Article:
Bill Roggio is a Senior Fellow at the Foundation for Defense of Democracies and the Editor of FDD's Long War Journal.

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7 Comments

  • naresh c. says:

    It appears that the army post was attacked in North Waziristan (not South Waziristan), according to other reports. Is the peace deal over in North Waziristan?

  • AMac says:

    These sorts of reports don’t make any (obvious) sense.
    “Around 150 militants armed with rockets attacked a security checkpost…, killing eight soldiers… Twelve militants were killed in retaliatory firing by security forces.”
    So the Taliban assemble a fighting force of 150 and attack a “checkpoint” of their choosing, at a time of their choosing.
    How many soldiers/frontier troops/militia/police are present on duty at the checkpoint when combat begins? A dozen? 50?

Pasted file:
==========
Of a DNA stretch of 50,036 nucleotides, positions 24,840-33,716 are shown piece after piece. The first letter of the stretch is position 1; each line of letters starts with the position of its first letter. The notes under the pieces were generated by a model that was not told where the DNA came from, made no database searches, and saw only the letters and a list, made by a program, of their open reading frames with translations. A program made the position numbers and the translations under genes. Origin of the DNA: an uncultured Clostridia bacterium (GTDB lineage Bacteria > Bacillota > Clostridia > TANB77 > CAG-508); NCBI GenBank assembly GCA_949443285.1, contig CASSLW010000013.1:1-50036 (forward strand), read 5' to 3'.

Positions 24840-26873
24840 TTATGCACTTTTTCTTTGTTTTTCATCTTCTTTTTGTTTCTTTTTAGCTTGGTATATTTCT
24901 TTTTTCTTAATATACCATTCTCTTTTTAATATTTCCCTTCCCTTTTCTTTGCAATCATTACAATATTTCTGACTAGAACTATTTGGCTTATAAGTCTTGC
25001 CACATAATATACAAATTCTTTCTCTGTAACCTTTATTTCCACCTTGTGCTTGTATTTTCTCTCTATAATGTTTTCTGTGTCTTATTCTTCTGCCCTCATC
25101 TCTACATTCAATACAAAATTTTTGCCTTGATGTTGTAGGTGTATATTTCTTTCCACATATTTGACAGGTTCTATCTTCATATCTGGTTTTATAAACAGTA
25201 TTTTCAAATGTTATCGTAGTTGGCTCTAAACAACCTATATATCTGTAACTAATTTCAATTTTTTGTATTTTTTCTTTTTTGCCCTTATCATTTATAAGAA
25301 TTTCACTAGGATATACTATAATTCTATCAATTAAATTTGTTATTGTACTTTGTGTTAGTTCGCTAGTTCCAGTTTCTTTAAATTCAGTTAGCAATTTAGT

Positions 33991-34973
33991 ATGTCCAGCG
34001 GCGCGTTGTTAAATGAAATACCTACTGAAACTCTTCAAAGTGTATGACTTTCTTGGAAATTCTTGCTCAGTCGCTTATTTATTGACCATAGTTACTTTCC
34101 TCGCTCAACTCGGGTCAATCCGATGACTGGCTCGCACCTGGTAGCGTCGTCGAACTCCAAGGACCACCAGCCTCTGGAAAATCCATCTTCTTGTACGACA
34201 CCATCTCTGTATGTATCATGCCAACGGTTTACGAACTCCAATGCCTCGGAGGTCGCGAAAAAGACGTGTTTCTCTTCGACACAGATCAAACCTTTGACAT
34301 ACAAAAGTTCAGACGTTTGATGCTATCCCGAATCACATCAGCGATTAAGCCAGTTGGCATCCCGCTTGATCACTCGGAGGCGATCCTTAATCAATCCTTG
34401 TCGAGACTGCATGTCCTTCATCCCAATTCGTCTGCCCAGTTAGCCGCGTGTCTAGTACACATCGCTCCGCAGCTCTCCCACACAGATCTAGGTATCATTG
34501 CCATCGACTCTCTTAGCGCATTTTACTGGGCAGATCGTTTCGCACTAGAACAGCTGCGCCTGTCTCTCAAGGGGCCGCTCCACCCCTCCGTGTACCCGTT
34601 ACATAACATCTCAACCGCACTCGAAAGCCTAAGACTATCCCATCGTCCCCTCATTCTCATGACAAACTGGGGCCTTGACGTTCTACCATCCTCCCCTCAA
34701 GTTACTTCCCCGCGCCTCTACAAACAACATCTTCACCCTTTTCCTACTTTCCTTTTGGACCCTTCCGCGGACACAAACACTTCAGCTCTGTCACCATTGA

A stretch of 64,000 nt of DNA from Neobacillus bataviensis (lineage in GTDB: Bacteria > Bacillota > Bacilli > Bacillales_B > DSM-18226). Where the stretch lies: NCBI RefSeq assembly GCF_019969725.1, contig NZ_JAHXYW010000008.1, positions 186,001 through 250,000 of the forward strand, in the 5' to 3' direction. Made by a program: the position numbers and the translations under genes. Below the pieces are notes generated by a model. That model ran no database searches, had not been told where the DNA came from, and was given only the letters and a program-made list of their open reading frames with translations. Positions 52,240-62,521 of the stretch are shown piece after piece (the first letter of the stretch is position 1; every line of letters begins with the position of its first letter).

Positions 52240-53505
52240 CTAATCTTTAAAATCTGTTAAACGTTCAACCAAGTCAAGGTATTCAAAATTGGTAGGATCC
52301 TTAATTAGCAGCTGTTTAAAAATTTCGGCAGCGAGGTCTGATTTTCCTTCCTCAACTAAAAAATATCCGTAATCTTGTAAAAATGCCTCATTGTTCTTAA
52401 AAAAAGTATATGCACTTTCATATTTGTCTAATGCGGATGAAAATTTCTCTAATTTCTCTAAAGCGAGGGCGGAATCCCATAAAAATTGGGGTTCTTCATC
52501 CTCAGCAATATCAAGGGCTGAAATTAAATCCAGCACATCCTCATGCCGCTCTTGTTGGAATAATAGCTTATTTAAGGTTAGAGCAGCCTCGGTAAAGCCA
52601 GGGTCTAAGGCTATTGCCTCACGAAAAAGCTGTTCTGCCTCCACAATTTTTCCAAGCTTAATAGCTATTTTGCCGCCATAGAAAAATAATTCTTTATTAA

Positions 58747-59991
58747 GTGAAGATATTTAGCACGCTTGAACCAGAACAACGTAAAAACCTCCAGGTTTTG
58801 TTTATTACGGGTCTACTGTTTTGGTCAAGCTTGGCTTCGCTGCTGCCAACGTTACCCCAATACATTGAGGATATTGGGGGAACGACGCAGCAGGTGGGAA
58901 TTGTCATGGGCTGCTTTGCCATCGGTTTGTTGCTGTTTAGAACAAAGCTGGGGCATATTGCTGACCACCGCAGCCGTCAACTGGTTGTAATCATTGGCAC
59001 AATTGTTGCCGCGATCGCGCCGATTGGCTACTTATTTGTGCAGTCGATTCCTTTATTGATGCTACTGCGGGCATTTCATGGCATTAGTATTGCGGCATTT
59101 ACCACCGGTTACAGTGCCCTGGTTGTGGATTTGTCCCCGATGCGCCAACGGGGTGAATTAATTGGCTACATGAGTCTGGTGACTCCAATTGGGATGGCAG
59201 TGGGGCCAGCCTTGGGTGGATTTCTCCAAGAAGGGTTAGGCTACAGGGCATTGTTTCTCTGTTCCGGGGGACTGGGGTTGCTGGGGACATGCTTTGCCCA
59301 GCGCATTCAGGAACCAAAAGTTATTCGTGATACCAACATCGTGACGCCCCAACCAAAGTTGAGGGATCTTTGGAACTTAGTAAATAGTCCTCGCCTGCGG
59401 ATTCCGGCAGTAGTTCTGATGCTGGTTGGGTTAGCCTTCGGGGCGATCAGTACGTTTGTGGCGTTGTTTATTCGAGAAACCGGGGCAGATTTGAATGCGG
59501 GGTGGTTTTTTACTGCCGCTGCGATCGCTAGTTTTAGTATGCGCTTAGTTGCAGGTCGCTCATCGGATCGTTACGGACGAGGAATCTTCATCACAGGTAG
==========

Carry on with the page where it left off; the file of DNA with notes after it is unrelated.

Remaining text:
So the narrative runs that 150 heavily-armed Taliban assault an outpost, presumably with the advantage of surprise. The outnumbered defenders suffer 8 dead while inflicting 12 dead on their enemies. They aren’t overrun, and the Taliban withdraw.
    These amazing defensive-warfare feats seem to be repeated with great regularity.
    There seem to be some misplaced decimal points, somewhere. Or, are the Taliban known for incredible tactical stupidity?

  • kp says:

    Makeen (or Makin … that transliteration problem again) is in South Waziristan south of Razmak division of North Waziristan. It’s close to the NW/SW border. About halfway between Miramshah and Wana.

    //www.geonames.org/maps/wikipedia_32.6208_69.8392.html

    Both are on a forested 6000 foot high plateau surrounded by mountains up to 11,000 feet (and gets a lot of cloud cover too in summer … to evade the drones perhaps?). I think we’ll be hearing more of this region as time goes on until it clouds up in July. It’s closer to the “head for the hills and hide in a cave” environment than the valley bottoms of Mir Ali and Dhatta Khel.

    //en.wikipedia.org/wiki/Makeen

    //en.wikipedia.org/wiki/Razmak